Easter Sunday has just past which means you probably had some Easter chocolate eggs or marshmallow birds. It doesn’t even have to be candy sweets; it could be sweet desserts that contain a lot of sugar.
Beginning this month with an Easter egg hunt is a great way to kick off the rest of the national days to come this April. National days celebrating foods that are sweet to the tooth but damaging to our smile. What national days are we talking about?
If you didn’t know already, today is National Peanut Butter and Jelly Sandwich. Now, there isn’t anything wrong with having a peanut butter and jelly sandwich, however, some products contain more sugar than others. Then, there is National Caramel Day and National Caramel Popcorn Day and many more national days, days of sweetened foods to come and celebrate by eating those delicious foods.
I mean who doesn’t like eating something sugary once in awhile? I know I do, but there are some precautions to take while celebrating national food days especially when it’s foods that can damage our teeth and smile. I’m talking about two types of foods here.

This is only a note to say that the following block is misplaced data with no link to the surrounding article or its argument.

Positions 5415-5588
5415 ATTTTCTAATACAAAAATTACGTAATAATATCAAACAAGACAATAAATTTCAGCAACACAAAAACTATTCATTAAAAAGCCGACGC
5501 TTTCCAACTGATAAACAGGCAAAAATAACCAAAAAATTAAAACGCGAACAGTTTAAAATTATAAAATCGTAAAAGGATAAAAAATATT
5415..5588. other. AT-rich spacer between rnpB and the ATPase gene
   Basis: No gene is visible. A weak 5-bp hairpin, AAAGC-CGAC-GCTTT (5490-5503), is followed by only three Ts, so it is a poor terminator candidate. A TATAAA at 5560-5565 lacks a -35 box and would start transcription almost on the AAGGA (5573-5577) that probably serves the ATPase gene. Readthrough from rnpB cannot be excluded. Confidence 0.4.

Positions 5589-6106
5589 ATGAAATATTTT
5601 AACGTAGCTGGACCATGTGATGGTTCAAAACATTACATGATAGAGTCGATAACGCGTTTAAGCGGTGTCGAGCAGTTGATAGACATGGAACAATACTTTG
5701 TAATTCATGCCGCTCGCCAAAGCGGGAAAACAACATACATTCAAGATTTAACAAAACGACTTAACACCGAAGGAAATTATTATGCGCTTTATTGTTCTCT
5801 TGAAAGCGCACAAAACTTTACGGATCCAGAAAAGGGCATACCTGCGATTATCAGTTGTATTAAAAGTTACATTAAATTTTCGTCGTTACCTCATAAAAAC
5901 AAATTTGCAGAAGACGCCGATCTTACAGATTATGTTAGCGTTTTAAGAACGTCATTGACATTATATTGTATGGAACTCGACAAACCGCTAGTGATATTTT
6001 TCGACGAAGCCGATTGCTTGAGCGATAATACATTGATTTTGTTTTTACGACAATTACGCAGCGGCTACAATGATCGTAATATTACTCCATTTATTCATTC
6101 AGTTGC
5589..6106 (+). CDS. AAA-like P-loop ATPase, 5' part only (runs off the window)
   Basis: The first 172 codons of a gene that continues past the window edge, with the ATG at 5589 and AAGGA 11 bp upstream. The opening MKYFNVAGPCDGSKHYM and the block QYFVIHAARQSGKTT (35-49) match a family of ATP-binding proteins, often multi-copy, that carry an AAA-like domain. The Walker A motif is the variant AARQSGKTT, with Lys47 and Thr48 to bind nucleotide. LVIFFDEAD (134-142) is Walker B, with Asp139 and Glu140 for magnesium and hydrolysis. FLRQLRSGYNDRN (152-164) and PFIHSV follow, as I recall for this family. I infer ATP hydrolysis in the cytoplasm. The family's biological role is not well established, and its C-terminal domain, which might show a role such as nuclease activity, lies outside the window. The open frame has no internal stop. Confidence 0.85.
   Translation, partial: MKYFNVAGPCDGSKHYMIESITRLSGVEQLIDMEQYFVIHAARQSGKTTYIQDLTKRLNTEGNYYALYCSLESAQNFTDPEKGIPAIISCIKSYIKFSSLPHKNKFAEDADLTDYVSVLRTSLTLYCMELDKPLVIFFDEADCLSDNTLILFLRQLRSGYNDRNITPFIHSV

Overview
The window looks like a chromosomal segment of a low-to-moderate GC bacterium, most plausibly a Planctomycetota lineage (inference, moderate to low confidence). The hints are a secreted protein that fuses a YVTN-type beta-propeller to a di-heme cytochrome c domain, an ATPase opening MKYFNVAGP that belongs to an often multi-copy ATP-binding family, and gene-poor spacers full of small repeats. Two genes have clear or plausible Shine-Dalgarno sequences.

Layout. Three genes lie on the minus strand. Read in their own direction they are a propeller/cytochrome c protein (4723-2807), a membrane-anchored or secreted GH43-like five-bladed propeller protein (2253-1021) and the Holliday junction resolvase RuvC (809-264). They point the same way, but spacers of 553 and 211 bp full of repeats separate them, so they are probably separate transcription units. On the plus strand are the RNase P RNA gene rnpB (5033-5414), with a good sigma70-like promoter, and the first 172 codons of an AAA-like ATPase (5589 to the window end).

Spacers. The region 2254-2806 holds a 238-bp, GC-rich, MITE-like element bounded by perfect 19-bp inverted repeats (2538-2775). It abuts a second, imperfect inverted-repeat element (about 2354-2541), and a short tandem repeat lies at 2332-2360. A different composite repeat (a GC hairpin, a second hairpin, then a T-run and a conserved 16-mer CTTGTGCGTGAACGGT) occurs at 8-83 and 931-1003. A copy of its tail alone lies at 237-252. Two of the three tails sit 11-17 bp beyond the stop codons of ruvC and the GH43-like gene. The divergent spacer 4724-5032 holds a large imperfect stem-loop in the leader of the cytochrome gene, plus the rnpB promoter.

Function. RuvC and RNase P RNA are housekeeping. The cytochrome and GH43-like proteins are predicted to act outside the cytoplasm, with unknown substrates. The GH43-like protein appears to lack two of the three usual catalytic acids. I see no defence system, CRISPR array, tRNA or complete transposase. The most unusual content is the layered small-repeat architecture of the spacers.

We are referring to the foods which cling and stick to our teeth and anywhere within our mouth. The foods that overstay their welcome and as a result, help bacteria produce more acid than usual. They are easy to get in between your teeth and can stay there longer.
As we mentioned before, when food causes bacteria to produce more acid it damages our teeth. Drinking or eating foods or beverages containing citrus or acidic properties are more damaging than you think and can see immediately. Why? Because our tooth enamel is being eroded by the acid. Eroding teeth results in cavities or tooth decay and, in some cases, serious problems like sensitive teeth and discoloration.
These are two of many types of foods we need to keep an eye on especially when Easter has just past and upcoming national days are on the way celebrating foods not so kind to our teeth. When you eat these types of food, it is best to ensure you are rinsing and cleaning your mouth right away to ensure you’re removing any food debris.
Cleaning our teeth immediately afterwards is important to prevent further damage to them from substances that erode our teeth. Flossing your teeth to remove sticky/chewy substances is one way to assure there isn’t more acid production. In addition to keeping up with personal hygiene and self-care, visiting your dentist for a regular clean up and check up is a crucial part of preventative care.
If you’re due for dental check-up soon, make an appointment with our dental office to get your exams with X-rays and cleaning for $97.